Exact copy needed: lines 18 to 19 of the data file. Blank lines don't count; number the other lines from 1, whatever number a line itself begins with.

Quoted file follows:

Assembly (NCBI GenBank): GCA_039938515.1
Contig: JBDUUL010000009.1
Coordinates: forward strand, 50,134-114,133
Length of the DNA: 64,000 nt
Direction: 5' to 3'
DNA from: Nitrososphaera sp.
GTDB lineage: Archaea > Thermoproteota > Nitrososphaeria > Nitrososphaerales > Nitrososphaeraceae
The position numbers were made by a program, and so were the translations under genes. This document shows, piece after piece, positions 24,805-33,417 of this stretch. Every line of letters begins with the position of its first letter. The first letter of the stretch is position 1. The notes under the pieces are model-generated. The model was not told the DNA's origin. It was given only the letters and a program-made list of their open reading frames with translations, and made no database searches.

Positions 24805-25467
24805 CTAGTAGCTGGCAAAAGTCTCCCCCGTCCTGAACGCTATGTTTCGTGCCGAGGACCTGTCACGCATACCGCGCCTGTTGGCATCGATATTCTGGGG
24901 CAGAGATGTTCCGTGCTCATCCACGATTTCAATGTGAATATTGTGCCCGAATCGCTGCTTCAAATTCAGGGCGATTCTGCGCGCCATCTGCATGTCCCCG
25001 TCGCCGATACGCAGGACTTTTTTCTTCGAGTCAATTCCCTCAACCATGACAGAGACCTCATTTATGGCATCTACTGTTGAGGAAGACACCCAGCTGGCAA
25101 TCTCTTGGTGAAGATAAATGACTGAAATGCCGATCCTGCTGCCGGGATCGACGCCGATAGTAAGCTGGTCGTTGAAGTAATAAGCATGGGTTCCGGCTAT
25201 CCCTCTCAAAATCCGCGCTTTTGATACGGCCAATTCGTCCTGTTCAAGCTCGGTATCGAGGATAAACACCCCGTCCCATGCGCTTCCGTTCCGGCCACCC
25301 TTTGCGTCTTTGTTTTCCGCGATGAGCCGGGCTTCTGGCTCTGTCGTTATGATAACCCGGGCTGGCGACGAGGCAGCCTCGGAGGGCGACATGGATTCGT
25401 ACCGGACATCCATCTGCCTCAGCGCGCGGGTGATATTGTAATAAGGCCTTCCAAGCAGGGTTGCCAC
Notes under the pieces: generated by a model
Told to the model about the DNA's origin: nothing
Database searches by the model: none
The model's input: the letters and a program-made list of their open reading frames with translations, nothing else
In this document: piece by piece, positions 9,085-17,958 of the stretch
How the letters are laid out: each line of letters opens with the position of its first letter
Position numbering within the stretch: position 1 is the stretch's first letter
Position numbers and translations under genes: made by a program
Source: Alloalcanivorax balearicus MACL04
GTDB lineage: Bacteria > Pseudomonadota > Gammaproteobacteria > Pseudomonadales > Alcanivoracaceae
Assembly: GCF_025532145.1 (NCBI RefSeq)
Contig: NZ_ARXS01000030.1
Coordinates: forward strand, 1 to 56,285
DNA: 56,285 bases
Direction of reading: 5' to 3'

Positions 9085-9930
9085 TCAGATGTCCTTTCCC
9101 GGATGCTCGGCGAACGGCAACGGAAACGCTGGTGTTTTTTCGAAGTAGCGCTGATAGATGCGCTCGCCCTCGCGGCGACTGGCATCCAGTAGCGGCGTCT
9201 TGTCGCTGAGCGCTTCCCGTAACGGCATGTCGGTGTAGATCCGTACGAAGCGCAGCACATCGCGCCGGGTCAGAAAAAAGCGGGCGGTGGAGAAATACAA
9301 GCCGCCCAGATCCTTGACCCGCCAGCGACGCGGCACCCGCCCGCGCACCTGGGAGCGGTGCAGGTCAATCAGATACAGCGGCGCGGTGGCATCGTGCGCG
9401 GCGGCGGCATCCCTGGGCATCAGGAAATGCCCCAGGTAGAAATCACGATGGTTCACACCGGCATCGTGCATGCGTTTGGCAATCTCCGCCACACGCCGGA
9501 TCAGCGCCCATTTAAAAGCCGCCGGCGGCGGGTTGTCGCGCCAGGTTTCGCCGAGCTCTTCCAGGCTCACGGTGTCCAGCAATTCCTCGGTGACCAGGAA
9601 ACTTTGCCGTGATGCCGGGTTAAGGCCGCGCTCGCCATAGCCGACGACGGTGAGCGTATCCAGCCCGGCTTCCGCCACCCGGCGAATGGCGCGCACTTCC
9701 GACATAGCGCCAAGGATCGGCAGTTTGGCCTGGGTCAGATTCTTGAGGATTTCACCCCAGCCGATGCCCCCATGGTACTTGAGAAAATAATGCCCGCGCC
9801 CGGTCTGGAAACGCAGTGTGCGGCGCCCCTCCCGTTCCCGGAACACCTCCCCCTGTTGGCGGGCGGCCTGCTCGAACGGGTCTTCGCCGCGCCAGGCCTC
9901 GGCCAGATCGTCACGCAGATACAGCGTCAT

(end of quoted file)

Told to the model about the DNA's origin: nothing
Database searches by the model: none